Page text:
Burton Brothers was one of New Zealand’s most important nineteenth-century. Alfred Henry Burton (1834–1914) and Walter John Burton (1836–1880) were born in Leicester, England. Their father, John Burton, was a prominent photographer in the region. His firm, John Burton and Sons, was patronised by Queen Victoria and other members of the Royal Family.
In 1866 Walter Burton immigrated to Dunedin where he set up a successful photographic studio. But photography in the 1860s was a time-consuming process and there was more work than he could cope with, therefore, in 1868, he persuaded his older brother, Alfred, to join him, and the brothers became partners in the Grand Photographic Saloon and Gallery in Princes Street, Dunedin.
While Walter concentrated on portraits, Alfred travelled extensively, making frequent trips to Fiordland, the Southern Lakes and South Westland. His Views of Fiordland helped to convince authorities to have the area set aside as a national park.
However, scenic photography in the 1860s had its problems. The roads were poor, and travelling on horseback made crossing rivers hazardous, and risked damaging the heavy photographic equipment. In 1869 the Burton Brothers commissioned a photographic van to be built. It had a collapsible roof which could be lowered for travelling. It functioned as mobile darkroom which meant that the brothers did not have to waste time pitching a dark tent to develop their photographs.
About this time Burtons also produced an inventive photo montage, a sort of photographic CV, to advertise the firm. It included 780 portraits and has been described as ‘one of the most enterprising commercial collages produced anywhere’ . It included portraits of James Cook, Queen Victoria, Julius Vogel, and many other notable personalities of the time.
Despite their initial success, in 1877 Alfred and Walter’s partnership came to an acrimonious end. Walter visited Europe to acquaint himself with new photographic developments while Alfred took over the firm, employing other talented photographers such as George Moodie and Thomas Muir. The following year Walter returned to Dunedin and opened his own portrait studio. Though a fine portrait photographer, Walter often kept his customers waiting, bungled photos so that they had to be re-shot, and frequently lost his temper. He was also a heavy drinker. The business declined and in 1880, aged forty-four, he committed suicide. It is thought that he swallowed a lethal dose of potassium cyanide, a chemical used in the photographic process.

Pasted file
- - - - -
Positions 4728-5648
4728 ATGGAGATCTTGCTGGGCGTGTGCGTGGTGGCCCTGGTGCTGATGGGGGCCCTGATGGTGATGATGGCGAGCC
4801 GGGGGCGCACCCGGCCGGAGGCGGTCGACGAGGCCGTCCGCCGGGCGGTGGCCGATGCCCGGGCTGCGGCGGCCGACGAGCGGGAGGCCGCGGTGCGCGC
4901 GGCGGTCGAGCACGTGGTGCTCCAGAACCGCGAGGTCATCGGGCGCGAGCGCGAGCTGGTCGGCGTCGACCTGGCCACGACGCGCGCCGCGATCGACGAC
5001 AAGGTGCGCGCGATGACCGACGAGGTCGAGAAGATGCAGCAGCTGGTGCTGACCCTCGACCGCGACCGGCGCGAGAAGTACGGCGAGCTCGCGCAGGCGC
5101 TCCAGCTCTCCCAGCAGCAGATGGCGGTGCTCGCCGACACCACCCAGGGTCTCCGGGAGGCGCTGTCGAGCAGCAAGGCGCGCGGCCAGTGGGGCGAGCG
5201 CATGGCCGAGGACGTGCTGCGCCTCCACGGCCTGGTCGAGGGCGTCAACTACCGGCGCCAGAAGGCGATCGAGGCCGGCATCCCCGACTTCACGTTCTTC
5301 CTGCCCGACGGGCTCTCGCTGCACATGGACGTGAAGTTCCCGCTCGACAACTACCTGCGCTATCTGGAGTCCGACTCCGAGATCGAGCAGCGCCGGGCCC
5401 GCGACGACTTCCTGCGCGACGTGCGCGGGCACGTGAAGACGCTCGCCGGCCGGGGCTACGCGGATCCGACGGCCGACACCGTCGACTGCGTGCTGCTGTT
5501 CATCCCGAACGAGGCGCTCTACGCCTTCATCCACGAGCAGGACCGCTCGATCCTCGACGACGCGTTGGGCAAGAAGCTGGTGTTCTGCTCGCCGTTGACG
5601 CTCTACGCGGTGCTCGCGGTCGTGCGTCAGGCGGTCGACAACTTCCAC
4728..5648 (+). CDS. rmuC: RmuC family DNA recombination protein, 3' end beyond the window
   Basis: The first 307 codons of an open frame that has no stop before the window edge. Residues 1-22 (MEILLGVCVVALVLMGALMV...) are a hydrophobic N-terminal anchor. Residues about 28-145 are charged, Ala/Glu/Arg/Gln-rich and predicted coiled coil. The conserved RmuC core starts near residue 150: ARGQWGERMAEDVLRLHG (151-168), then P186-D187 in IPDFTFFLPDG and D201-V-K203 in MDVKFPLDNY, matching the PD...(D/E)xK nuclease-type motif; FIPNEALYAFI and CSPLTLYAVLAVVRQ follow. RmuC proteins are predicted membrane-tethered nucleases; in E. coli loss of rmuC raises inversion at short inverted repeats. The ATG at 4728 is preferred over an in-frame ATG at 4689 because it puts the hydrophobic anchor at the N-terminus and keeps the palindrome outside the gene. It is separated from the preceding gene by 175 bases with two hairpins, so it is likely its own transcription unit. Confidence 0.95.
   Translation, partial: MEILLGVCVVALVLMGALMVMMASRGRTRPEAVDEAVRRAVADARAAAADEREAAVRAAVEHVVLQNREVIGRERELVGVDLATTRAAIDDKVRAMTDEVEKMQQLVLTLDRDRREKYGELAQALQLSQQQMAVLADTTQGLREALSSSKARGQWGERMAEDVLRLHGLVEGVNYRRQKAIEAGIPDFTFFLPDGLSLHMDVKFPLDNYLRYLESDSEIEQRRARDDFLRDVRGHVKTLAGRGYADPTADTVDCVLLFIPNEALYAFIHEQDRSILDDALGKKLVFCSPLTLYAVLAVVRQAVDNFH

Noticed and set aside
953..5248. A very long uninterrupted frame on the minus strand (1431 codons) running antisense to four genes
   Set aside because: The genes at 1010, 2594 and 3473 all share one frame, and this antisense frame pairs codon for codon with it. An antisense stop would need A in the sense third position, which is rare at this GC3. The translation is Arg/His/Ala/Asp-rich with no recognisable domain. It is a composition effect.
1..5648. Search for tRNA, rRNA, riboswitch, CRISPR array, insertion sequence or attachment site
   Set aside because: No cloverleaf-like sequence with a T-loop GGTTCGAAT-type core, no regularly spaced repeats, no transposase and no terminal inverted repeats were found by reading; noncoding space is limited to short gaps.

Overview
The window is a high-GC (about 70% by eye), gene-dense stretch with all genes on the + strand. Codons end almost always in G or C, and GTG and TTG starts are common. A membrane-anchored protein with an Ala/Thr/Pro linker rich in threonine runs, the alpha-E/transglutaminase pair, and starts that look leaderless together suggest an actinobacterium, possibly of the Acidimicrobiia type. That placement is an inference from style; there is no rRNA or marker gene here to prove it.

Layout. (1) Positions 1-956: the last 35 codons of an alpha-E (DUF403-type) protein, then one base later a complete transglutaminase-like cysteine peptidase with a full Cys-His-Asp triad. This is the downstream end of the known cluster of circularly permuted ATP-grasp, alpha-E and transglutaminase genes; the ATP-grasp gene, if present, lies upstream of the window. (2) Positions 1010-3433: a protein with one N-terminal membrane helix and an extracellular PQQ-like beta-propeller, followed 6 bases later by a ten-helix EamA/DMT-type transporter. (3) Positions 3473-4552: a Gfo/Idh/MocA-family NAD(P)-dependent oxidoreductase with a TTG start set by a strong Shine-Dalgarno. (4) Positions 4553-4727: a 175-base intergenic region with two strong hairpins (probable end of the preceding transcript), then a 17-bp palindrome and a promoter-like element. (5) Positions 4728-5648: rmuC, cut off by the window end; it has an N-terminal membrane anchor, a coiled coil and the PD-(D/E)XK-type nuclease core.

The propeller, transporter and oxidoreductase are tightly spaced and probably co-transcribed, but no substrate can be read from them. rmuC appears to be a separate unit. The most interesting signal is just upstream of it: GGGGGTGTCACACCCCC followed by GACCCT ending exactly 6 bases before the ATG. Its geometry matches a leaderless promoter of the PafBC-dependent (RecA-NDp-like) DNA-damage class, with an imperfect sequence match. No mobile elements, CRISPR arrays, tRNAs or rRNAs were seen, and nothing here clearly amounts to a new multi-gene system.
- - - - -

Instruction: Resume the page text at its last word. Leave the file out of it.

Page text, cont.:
In 1884 Alfred travelled to the Pacific Islands, including Samoa, Fiji, and Tonga. Here he photographed local people and scenes of village life including ‘Studies of tropical foliage, with peeps of the harbour; groups of men, women, and ‘pickaninnies’ and other groups of passengers, with the prettiest and shapeliest native girls they could find and persuade to be “posed”’. The next year Alfred made his now famous journey to the King Country, which resulted in his now famous Through the King Country with a camera: a photographers diary. These remarkable photographs were taken soon after the New Zealand Wars, and before Māori became used to being photographed. However, Alfred managed to make his subjects overcome their timidity in front of the camera which they believed was a taipo, or devil.
In 1886, Mt. Tarawera erupted, causing loss of life and burying the famous Pink and White Terraces and other attractions. Alfred visited the sites and rephotographed regions he had previously photographed before the eruption.
Alfred Burton continued to travel throughout New Zealand in the 1880s and the fame of the Burton Brothers firm is due largely to the photographs Alfred and his associates took during this decade. As the Burton Brothers’ reputation grew, there was a worldwide demand for prints of their work.
Alfred retired from photography in 1898. Three years later his only son, Henry, once a photographer for the firm, was killed when he fell from a horse. Alfred never touched a camera again, but devoted himself to amateur dramatics which he loved. He died in 1914.
Thomas Muir and George Moodie continued to run the Burton Brothers firm, prospering from the enormous postcard boom of the early 1900s. The firm eventually closed in 1916, bringing to an end an historic era. The Burton Brothers pioneered a tradition of documentary photography in New Zealand that has continued to the present day through the work of photographers such as Brian Brake and Ans Westra.
Te Papa has an extensive Burton Brothers collection which originated from two purchases: the first, of negatives and prints, was purchased in 1943 from the Dunedin firm of Coulls, Somerville and Wilkie Ltd; the second, of cameras and photographic equipment used by the Burton Brothers, was purchased in 1991 from photographer and historian Hardwicke Knight. The valuable glass plate negatives have required extensive photographic conservation to prevent further deterioration.